Compassion is not just cosy, gentle and receptive; it can be fierce and protective. In this sense, it has both masculine and feminine aspects. Like yin and yang, we need both in order to maintain balance.
Self-compassion researcher Kristin Neff says that the yin is its comforting, soothing form, where we validate our pain and acknowledge our difficulties. The yang is the more motivating form of self-compassion, where we protect ourselves or provide for others—generating feelings of fierceness and strength.
“Courage and compassion are two sides of the same coin. Compassion without courage is not genuine. You may have a compassionate thought or impulse, but if you don’t do or say anything, it’s not real compassion.” ~ Daisaku Ikeda
Think of the fire-fighters who dive into burning buildings out of compassion for others. It wouldn’t be so compassionate to sit back and watch and think, “Poor them!”
Think of a mother lion with her cubs. One moment she’s tending to them, nursing them and showing them care. Yet if the lives of those cubs are threatened, she’ll stand up and fight. It wouldn’t be so compassionate to feel pity for the hungry attacker.
Continue reading “The courageous, active aspects of self-compassion”
When things go wrong, how do we treat ourselves? What comes to your mind?
—Perhaps some self-criticism, being hard on ourselves?
—Feeling isolated or avoiding others for fear of shame?
—Ignoring our own painful feelings and distracting ourselves with entertainment, food, drink?
If, in recalling and reading this, we find we’re feeling a bit down about ourselves, we could place a hand on our heart or give our arm a reassuring rub. We could tell ourselves it’s okay, we’re all hard on ourselves at times. And we could perhaps encourage ourselves with some self-talk like, “May I be kind to myself in this moment.” Taking a moment to really feel that warmth and reassurance.
Here, we just practised all three components of self-compassion.
Continue reading “The three components of self-compassion”
This reflection exercise can help us understand if there’s a difference in the compassion we show to others and the compassion we show to ourselves.
During this reflection exercise, we’ll be reflecting on how we treat our friends and how we treat ourselves. We can do this either with pen and paper, or without.
You’ll need to put aside about 10 minutes to do this.
“Be gentle with yourself, learn to love yourself, to forgive yourself, for only as we have the right attitude toward ourselves can we have the right attitude toward others.” ~ Wilfred Peterson.
Taking a few moments to sit and settle into the present moment. Making ourselves comfortable. Allowing ourselves a few easy, deep breaths… with a sense of ‘letting go’ on the out-breath. Then allowing the breath to settle into a natural rhythm. Closing the eyes and scanning through the body from head to toe, noticing any areas where we’re subtly holding onto tension… and bringing some kindness to those areas. Perhaps even offering ourselves a silent inner ‘Awww…’, allowing our heart to melt a bit with each ‘Awww.’ If we like, using the out-breath as an opportunity to let go of tension a little bit more each time.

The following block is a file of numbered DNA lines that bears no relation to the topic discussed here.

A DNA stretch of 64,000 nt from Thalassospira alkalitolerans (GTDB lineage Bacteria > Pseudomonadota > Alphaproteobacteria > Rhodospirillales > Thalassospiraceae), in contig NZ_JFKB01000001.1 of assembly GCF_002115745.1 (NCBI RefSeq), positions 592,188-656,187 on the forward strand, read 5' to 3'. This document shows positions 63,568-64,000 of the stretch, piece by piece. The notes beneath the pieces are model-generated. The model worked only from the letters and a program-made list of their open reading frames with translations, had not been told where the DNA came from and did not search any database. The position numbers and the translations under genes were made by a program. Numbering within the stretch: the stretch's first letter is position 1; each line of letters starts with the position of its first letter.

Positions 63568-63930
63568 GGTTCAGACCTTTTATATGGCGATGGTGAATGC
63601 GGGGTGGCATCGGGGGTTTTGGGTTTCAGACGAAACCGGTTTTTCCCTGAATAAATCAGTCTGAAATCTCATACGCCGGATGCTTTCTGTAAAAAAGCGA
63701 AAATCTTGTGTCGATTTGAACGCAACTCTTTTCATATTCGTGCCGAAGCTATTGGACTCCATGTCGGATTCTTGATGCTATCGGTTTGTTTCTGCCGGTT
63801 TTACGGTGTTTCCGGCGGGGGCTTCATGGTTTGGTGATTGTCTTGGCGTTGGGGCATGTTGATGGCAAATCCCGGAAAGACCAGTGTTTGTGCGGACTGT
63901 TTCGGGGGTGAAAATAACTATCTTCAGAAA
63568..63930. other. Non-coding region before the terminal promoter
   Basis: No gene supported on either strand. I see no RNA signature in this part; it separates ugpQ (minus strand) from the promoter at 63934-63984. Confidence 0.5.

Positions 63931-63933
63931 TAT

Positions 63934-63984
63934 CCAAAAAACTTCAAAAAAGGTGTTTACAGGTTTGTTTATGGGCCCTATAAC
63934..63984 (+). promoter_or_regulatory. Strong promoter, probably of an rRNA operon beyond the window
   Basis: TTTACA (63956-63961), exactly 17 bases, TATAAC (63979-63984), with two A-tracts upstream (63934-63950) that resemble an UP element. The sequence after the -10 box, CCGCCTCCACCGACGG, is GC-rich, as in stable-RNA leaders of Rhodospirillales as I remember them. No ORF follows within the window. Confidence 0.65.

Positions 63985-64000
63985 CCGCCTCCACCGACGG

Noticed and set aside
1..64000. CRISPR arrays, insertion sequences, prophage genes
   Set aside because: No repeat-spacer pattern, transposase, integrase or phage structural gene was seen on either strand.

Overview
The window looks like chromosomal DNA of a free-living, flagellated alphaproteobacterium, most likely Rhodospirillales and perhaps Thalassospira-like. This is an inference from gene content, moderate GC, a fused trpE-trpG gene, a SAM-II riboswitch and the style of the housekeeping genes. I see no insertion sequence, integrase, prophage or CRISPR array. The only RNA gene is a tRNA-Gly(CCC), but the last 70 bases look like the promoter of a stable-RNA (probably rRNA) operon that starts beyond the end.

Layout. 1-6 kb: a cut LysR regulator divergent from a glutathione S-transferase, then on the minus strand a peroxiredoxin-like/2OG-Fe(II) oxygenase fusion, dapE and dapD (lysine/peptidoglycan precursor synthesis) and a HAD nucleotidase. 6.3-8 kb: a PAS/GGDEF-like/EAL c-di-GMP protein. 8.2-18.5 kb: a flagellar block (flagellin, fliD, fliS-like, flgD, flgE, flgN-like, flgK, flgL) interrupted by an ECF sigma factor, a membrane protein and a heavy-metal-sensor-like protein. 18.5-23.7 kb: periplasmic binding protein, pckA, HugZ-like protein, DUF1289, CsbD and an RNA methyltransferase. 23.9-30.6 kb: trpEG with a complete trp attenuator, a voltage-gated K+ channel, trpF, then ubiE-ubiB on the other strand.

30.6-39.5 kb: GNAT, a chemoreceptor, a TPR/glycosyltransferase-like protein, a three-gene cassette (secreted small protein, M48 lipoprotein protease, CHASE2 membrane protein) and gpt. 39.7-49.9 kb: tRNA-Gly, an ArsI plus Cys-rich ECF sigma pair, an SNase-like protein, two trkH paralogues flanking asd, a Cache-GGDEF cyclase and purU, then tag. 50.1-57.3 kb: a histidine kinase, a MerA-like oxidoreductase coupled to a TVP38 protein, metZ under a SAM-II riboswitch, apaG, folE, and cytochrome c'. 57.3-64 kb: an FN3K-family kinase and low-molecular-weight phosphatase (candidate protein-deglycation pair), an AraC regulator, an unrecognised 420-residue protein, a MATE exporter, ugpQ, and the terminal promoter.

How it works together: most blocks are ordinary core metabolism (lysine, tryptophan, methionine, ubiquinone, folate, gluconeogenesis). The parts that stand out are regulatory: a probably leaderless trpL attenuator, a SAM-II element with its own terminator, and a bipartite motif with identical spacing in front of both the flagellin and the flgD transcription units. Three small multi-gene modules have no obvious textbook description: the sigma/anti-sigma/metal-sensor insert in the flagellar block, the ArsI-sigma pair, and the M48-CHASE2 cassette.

Continue reading “Being a friend to myself: a self-reflection exercise”
This short practice trains us to bring mindfulness, common humanity and self-kindness to our suffering.
If we’re currently experiencing emotional discomfort or suffering, we can work with this.
Otherwise, we’re invited to think of a situation in our lives that is difficult, that is causing us stress. Calling the situation to mind, and seeing if we can actually feel the stress and emotional discomfort in our body.
Now, saying to ourselves:
1. “This is a moment of suffering…”
This is mindfulness, acknowledging what is happening.
Other options include:
“I’m feeling stressed.”
2. “Suffering is a part of life…”
Continue reading “Self-compassion break”
Simply put, self-compassion is treating ourselves in the same way we treat a good friend.
Maintaining a good quality friendship requires us to do a few things… to pay attention to our friend, to be kind to our friend and to see ourselves as equally important.
Would you enjoy the friendship of someone who never called you, was always critical of you and saw themselves as better than you? What about someone who avoided you, was scared of you and felt inferior to you? In either case, very difficult to maintain a genuine friendship.
Now imagine the friend who is always there for you, who always supports you; someone with whom you have a lot in common. Easy to be their friend, right? Not just rewarding and fun, but genuine friendship often brings out the best in both people.
Imagine if we could befriend ourselves in the same way? This is self-compassion, and like having a good friendship with someone else, relating well to ourselves also brings out the best in us.
“By practising self-compassion regularly, we can
turn a harsh inner critic into a supportive inner coach.”
Continue reading “What is self-compassion?”